For many developers, greenfield sites are far more attractive as they are cost-effective in the short term. As greenfield areas are untouched, they are often in very good condition, making the construction process straight forward. However, the environmental impact of developing on a greenfield site is significant, contributing to poorer air quality, pollution of natural habitats and increasing urban sprawl. In the long term, attempting to reverse environmental damage is much more expensive than the initial savings of choosing undeveloped land, and standard new builds produce higher levels of carbon emissions than sustainable houses.
Brownfield sites are a more environmentally friendly choice, despite potential issues from the previous development. With sites that have been abandoned or fallen into disuse, there is the risk of hazardous substances and past contamination. However, brownfield sites are often in desirable locations for buyers. It can also be easier to get planning permission for areas that have been used before. Starting costs for brownfield sites are higher than greenfield, as any contamination has to be removed. However, the actual redevelopment can be cheaper as a result of any infrastructure already in place, such as electricity, water or drainage systems.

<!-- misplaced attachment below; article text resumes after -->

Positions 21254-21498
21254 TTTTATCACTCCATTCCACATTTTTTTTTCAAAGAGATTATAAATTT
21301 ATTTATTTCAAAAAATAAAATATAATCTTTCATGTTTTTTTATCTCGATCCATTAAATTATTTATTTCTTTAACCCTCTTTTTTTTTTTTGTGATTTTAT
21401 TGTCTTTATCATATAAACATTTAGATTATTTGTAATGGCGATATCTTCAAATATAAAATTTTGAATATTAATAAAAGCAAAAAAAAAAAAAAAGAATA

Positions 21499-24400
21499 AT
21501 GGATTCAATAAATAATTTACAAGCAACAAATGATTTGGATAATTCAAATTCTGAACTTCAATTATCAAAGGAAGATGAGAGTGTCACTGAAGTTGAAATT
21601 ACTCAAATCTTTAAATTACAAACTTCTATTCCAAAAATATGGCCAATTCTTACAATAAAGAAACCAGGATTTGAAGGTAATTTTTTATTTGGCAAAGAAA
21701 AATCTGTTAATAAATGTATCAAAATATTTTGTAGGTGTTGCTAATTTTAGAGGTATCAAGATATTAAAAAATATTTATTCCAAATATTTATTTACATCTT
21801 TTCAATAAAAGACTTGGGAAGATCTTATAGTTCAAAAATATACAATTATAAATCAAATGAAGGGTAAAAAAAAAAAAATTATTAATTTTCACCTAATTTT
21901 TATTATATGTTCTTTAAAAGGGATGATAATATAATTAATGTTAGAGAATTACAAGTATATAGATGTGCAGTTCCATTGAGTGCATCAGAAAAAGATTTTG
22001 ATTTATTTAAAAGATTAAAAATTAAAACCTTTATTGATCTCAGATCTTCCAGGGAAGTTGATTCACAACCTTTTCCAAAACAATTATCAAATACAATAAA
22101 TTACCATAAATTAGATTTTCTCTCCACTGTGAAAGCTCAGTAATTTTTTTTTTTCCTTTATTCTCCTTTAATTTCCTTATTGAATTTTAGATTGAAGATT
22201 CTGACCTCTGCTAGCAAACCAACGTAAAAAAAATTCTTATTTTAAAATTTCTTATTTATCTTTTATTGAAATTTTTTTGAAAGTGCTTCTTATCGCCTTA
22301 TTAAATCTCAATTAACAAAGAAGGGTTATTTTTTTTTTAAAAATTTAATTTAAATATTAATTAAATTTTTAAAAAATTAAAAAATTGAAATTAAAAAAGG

Choosing the right materials
Clearly, material choices are a fundamental factor in determining the sustainability of a building. The most obvious decision when designing a sustainable home is to use as many renewable resources as possible. They should also improve energy efficiency for occupants after the house is built. However, you need to think about sourcing, material extraction and transportation to the site when considering a building’s overall sustainability.